Where the fuck is the "risk" they keep bitching about. The money is handed over to them before a product is ever delivered.
owsf2000: (default)

There's a 20 GIGABYTE content patch for the new Halo master chief collection due out next month. This is content, not bug patches. (I have a hard time deciding which would be worse...)

Apparently 45GB on the 50GB Blu-ray disc is filled, so they have to offer the rest as a patch. I don't know how they plan on implementing this exactly but the way they do it will show their intentions. It's a pretty shitty thing to do when all they needed was to add a second blu-ray disc in the box. You know, like they use to do with previous systems.

If they're just offering the patch to anyone for free, given it would need the physical game to work anyway, then they're being cheap. Painfully cheap. It seems all xbone and ps4 games need to be installed to be played anyway, so that second blu-ray would be all content - no reuse of code like you'd get with previous generations with multi-disc formats.

Oh I could certainly make a comment about required installation and how the consoles ship with just 500gb harddrives and the like, when a single game can run up to 70GBs for an install... but maybe another day. :P

If they're offering it for free, but still requires a one-time DLC coupon to start it - then they're doing it as extra DRM against pirates AND as an attack on the LEGAL second hand market.

If they're offering it for sale, but with a DLC coupon for first-time buyers, they're doing the above but trying to make a profit at the same time.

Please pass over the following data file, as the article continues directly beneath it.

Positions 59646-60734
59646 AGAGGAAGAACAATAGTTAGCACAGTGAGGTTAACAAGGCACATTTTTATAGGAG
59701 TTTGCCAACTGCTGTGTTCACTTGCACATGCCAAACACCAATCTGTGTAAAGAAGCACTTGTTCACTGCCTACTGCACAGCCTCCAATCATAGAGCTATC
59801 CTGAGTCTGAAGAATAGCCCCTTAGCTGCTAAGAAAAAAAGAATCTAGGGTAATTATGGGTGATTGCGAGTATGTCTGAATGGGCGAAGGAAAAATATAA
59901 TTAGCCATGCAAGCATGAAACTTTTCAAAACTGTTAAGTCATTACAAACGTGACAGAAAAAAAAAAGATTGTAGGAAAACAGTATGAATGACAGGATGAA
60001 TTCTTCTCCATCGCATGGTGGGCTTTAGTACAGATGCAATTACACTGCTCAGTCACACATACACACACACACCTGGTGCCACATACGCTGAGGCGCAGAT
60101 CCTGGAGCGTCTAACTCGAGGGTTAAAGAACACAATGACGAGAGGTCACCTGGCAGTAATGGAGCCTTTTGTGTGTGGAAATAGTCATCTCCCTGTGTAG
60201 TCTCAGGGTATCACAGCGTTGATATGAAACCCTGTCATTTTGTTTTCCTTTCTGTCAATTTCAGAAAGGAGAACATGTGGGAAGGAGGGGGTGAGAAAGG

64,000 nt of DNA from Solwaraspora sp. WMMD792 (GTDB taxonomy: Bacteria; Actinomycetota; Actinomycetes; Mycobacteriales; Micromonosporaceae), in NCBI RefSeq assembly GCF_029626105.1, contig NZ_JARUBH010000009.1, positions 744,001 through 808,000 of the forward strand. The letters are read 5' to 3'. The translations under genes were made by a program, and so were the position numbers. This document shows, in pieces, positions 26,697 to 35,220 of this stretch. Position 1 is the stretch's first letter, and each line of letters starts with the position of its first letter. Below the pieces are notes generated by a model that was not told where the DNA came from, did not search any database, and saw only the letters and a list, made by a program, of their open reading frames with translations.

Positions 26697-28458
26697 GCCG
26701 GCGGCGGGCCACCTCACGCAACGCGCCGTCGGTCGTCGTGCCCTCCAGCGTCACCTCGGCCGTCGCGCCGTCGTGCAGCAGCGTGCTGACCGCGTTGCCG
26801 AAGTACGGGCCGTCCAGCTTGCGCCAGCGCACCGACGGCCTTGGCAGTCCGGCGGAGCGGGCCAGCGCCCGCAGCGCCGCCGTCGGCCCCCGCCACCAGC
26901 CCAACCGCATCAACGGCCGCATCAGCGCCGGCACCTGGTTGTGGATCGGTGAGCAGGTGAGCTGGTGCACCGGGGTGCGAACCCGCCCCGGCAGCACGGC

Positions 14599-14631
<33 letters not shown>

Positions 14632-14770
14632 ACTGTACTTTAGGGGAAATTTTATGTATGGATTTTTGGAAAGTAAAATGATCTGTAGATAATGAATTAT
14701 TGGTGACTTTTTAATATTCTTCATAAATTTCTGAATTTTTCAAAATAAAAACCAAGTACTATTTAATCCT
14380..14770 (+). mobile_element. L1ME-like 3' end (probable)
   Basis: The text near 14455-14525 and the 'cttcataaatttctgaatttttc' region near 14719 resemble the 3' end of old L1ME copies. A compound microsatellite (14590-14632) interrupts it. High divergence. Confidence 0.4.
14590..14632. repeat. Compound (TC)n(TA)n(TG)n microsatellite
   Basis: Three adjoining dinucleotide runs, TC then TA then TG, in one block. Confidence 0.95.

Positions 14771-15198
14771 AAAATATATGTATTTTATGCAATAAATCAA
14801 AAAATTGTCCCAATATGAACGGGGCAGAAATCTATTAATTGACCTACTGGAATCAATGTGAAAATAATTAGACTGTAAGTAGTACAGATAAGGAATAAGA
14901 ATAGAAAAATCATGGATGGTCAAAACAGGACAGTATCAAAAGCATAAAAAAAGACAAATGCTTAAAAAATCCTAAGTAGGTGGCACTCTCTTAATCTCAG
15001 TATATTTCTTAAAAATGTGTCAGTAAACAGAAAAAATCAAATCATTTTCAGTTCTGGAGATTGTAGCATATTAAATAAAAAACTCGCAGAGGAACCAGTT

This isn't DLC. Their rationalization for doing this is because they simply ran out of room on the disc. There's nothing to feel "entitled" about having - it's part of what the base game was suppose to be. We'll see what their real intentions are for this when we start seeing games come out with "content patches" that would have easily fit on the blu-ray with the rest of the game.

Not to Buy

Oct. 14th, 2014 08:27 pm
owsf2000: (default)
So the PSN store has updated for Tuesday and the verdict is in from the last post.

Fairy Fencer F's DLC is now standing at 11 items. 6 free, 5 paid I believe.

Tears to Tiara II is finally listed. I believe it was 6 items. Mostly bonus characters from the Aquaplus universe.

In all cases, it's things that either shouldn't have existed in the first place, or are things that use to be free hidden things in a game.

Tears to Tiara II shows me not to buy a game before it's listed, period.